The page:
A total of 76 people have been sentenced for the killing of eight soldiers in territory close the Algerian border during Ramadan of 2013.
Of the 76, only seven were present in Court to hear their sentences being handed down,. The rest are currently being sought by authorities both in Tunisia and Algeria, where many of the 2013 attackers are thought to have originated.
Four of those present in Court, (all Tunisian) received sentences of seven years, one 13 years and one the death penalty, (on moratorium since 1991). A further individual was acquitted of all charges.
Prosecution spokesman Sofiene Sliti, speaking to AFP, said that the remaining 69 were sentenced in absentia to prison terms ranging from 40 years to the death penalty. Sliti did not provide details on the number of death sentences handed down.
The killing of the soldiers came at a critical time for Tunisia, occurring around one week after the assassination of opposition politician, Mohamed Brahmi. At the time of the attack, all eight of the soldiers were patrolling the area around Mount Chaambi when they were ambushed by militants believed to have been affiliated with Al Qaeda in the Islamic Maghreb. The killings was among the first in post revolutionary Tunisia and marked a watershed for both the country’s security services and media, with mainstream television channels and social media all carrying brutal images of the slain soldiers’ corpses, five of which had been mutilated after death.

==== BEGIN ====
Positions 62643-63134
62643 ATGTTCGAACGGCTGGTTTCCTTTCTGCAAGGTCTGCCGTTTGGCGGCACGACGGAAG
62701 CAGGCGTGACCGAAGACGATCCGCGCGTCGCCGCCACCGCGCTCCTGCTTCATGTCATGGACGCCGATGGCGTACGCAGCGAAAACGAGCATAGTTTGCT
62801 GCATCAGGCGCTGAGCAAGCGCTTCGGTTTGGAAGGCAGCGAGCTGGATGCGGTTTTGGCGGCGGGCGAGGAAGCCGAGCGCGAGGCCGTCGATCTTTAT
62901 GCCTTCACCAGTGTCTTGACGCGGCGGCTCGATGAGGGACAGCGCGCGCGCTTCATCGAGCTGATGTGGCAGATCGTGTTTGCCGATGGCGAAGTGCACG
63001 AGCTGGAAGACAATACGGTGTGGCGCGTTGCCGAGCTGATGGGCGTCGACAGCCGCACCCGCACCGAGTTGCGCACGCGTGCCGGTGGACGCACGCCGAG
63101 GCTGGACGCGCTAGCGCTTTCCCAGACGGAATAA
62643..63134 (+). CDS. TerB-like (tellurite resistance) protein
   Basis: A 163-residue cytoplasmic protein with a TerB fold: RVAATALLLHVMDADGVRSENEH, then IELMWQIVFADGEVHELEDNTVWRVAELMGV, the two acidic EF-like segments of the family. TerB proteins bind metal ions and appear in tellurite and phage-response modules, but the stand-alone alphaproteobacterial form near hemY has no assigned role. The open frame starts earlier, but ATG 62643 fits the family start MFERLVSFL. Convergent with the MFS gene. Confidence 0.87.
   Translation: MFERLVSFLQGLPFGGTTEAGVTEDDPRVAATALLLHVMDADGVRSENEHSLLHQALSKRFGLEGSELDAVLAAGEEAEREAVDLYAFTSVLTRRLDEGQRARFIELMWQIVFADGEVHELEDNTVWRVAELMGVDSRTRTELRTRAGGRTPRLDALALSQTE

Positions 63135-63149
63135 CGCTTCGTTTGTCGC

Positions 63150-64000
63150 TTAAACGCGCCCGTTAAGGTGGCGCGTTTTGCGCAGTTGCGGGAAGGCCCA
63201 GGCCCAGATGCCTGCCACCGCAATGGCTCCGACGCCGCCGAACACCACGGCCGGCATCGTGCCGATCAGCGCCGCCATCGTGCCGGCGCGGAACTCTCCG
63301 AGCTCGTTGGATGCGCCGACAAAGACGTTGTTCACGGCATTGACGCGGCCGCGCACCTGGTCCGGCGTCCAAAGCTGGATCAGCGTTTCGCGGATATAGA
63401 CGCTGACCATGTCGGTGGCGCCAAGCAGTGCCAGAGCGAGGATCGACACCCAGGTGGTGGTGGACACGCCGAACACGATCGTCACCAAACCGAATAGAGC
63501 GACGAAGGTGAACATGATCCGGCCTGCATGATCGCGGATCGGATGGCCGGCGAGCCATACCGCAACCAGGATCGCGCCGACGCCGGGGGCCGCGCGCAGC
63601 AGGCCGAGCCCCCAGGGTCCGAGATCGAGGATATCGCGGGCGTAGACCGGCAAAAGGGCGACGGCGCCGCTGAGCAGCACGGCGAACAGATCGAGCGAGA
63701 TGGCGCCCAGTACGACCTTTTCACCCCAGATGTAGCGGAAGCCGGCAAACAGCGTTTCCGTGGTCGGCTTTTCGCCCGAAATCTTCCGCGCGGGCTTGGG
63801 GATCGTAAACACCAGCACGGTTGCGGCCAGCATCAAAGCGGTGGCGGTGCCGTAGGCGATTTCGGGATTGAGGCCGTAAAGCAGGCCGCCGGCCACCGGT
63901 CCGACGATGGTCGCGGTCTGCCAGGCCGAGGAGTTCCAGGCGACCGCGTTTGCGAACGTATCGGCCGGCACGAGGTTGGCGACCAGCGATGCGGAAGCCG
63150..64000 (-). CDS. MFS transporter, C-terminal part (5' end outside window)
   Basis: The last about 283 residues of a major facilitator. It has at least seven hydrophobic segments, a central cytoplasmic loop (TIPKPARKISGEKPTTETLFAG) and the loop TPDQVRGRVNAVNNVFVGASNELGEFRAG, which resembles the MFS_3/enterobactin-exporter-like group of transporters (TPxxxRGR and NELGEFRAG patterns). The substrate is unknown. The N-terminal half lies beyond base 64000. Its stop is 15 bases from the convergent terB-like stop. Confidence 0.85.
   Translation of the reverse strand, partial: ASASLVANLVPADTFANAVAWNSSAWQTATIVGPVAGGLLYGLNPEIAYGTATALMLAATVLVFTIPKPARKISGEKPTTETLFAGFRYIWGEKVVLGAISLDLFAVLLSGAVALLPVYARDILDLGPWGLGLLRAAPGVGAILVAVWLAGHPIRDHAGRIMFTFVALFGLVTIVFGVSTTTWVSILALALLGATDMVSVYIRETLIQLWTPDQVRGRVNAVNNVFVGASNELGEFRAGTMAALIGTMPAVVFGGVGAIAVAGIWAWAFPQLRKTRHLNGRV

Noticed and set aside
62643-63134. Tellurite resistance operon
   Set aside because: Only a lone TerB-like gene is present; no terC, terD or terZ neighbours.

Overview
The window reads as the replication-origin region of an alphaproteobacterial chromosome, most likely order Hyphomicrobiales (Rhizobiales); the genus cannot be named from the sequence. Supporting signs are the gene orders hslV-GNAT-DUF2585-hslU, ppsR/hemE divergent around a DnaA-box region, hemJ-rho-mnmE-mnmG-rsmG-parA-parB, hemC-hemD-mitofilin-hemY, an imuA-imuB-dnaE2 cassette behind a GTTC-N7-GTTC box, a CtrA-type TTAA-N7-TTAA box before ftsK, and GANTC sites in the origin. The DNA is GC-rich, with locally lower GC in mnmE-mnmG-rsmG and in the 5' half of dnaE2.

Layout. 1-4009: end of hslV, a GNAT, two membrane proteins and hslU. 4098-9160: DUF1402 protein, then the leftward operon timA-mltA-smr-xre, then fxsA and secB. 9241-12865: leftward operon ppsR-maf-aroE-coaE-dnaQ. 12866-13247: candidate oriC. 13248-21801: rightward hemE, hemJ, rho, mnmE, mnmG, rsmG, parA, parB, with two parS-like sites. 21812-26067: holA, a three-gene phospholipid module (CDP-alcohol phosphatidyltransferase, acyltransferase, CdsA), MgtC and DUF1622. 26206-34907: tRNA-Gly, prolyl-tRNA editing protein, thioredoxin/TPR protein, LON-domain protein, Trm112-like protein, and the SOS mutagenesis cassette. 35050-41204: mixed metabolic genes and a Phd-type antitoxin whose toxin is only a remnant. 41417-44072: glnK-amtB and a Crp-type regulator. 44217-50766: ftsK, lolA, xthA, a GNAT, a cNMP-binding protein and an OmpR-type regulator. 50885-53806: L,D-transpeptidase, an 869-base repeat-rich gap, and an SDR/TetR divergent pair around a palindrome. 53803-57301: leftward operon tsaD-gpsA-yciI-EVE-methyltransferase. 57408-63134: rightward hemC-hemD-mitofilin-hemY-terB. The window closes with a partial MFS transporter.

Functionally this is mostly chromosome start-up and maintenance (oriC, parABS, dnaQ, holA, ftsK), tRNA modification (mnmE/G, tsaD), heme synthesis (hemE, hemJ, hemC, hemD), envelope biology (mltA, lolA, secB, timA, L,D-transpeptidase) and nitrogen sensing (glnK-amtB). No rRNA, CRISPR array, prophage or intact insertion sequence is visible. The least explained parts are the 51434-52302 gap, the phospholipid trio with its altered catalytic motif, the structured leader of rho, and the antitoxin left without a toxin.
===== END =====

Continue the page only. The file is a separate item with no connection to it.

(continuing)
Commenting upon yesterday’s convictions, Ludovico Carlino, Senior Analyst, for the Middle East and North Africa at IHS Markit Country Risk told Tunisia Live, “I don’t think these sentences will have a significant impact on the overall current security situation in Tunisia.” Carlino continued his comments, noting that despite the continued security operations being carried out throughout Tunisia, militant elements within the country remained intent on further attacks. Carlino also noted that, “Since only seven of the accused appeared in court and the remaining 69 are reportedly still at large, I would not exclude however some retaliatory attack by those militants as a way to send a message to the government.”
Prior to joining Tunisia Live, Simon worked as a freelance journalist. He has lived in Tunisia since 2013 and previously worked in Vietnam and Moscow.